Most mothers were aged from 25 to 35 years at childbirth (47.0%), completed nine years or more of education (65.2%), and 16.5% smoked at some point of their pregnancy. Among children, 18.0% were born before 37 weeks of gestation and 203 (5.1%) had never been breastfed. Most families had a monthly income from one to three minimum wages (47.1%) and had from four to six household residents (54.8%). Overall, 472 (11.7%) children attended day care centers during their first year of life; of these, 351 (74.4%) attended private day care centers, most of which entered day care after six months of age. The highest prevalence of day care use was among mothers more than 25 years old, 12 or more years of schooling, and with children breastfed between 6 and 11 months (Table 1).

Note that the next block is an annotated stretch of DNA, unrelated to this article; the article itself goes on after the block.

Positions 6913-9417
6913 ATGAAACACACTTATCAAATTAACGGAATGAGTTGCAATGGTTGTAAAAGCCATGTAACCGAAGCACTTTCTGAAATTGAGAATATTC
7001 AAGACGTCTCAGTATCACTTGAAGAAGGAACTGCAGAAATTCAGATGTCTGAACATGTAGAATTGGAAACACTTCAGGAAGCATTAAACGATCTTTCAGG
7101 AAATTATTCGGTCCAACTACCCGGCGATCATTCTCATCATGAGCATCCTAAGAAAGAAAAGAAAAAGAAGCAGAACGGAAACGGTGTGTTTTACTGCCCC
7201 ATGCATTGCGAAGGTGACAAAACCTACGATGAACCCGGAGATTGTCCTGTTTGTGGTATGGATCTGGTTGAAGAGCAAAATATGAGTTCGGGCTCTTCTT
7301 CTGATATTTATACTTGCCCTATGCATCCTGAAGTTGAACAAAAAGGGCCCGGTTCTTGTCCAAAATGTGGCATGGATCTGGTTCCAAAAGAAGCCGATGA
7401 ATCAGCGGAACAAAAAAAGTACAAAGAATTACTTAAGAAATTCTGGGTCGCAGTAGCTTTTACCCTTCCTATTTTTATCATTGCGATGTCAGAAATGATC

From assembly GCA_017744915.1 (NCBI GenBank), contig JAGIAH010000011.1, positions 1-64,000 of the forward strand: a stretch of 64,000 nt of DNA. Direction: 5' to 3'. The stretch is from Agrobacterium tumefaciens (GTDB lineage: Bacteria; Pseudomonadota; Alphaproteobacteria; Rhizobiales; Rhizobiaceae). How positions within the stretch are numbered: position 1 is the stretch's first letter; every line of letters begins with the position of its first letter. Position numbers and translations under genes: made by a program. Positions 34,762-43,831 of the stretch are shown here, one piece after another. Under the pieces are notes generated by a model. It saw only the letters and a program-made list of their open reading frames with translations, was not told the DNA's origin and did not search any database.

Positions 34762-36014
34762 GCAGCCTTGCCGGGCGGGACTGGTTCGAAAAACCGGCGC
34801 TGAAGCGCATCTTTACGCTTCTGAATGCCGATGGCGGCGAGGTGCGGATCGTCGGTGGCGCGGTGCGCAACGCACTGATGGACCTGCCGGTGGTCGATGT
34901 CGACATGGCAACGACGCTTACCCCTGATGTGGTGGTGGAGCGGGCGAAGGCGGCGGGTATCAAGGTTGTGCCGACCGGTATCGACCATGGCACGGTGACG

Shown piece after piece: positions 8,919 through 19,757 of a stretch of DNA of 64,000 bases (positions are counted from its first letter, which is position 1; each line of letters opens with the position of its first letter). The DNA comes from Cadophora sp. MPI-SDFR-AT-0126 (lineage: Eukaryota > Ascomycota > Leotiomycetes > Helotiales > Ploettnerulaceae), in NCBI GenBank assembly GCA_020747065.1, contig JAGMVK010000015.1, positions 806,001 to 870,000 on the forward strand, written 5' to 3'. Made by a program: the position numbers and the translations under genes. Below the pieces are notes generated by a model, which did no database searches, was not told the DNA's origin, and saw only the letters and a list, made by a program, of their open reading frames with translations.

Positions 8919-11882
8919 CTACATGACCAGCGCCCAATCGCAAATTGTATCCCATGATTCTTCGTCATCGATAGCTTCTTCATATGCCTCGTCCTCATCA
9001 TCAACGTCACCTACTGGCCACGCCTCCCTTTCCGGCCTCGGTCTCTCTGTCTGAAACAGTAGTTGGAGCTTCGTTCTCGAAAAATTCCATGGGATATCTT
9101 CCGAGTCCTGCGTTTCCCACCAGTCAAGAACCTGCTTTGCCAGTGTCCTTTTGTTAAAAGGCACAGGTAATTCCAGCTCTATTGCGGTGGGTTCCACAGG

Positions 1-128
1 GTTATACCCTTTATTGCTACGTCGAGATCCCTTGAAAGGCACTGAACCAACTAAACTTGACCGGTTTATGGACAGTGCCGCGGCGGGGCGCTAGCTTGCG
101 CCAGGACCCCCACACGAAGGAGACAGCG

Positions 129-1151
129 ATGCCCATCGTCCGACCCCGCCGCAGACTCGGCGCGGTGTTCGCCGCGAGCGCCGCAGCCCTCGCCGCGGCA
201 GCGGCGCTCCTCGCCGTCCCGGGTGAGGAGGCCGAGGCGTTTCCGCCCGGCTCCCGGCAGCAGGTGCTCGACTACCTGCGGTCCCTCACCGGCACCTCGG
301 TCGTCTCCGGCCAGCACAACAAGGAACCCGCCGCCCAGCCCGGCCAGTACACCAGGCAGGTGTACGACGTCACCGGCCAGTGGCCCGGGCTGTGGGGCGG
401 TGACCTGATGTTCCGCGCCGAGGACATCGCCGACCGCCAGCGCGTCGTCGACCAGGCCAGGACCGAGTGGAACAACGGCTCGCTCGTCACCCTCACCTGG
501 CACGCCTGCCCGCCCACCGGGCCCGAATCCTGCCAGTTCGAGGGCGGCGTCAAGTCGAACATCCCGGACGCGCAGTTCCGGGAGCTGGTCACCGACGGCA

Table 1.

Description of the sample of the 2015 Birth Cohort according to variables collected at perinatal and at 12 months of life follow-up, and day care attendance.

Characteristics  Overall sample,n (%)  Day care attendance,n (%) 
Sex    P=0.032 
Male  2164 (50.6)  262 (12.8) 
Female  2111 (49.4)  210 (10.6) 
Mother's age (years)    P<0.001 
≤20  805 (18.8)  44 (5.8) 
21–24  826 (19.3)  82 (10.5) 
25–29  1006 (23.5)  129 (13.6) 
30–34  1004 (23.5)  137 (14.5) 
≥35  633 (14.8)  80 (13.5) 
Mother's educational level (years)a    P<0.001 
≤4  391 (9.2)  9 (2.5) 
5–8  1095 (25.6)  47 (4.6) 
9–11  1458 (34.1)  155 (11.1) 
≥12  1330 (31.1)  261 (21.1) 
Smoking during pregnancy    P<0.001 
No  3567 (83.5)  431 (12.8) 
Yes  705 (16.5)  41 (6.3) 
Premature birth (gestational age <37 weeks)    P=0.019 
No  3393 (82.0)  397 (12.3) 
Yes  747 (18.0)  62 (9.1) 
Breastfeeding duration    P<0.001 
Never breastfed  203 (5.1)  24 (11.8) 
Up to three months  970 (24.2)  96 (9.9) 
From three to six months  641 (16.0)  90 (14.0) 
From six to 11 months  495 (12.3)  85 (17.2) 
Still breastfed at 12 months  1703 (42.5)  177 (10.4) 
Family income (minimum wages)    P<0.001 
≤1  538 (12.6)  21 (4.2) 
1.1–3.0  2014 (47.1)  172 (9.1) 
3.1–6.0  1127 (26.4)  183 (17.1) 
6.1–10.0  324 (7.6)  51 (17.0) 
>10.0  270 (6.3)  45 (17.7)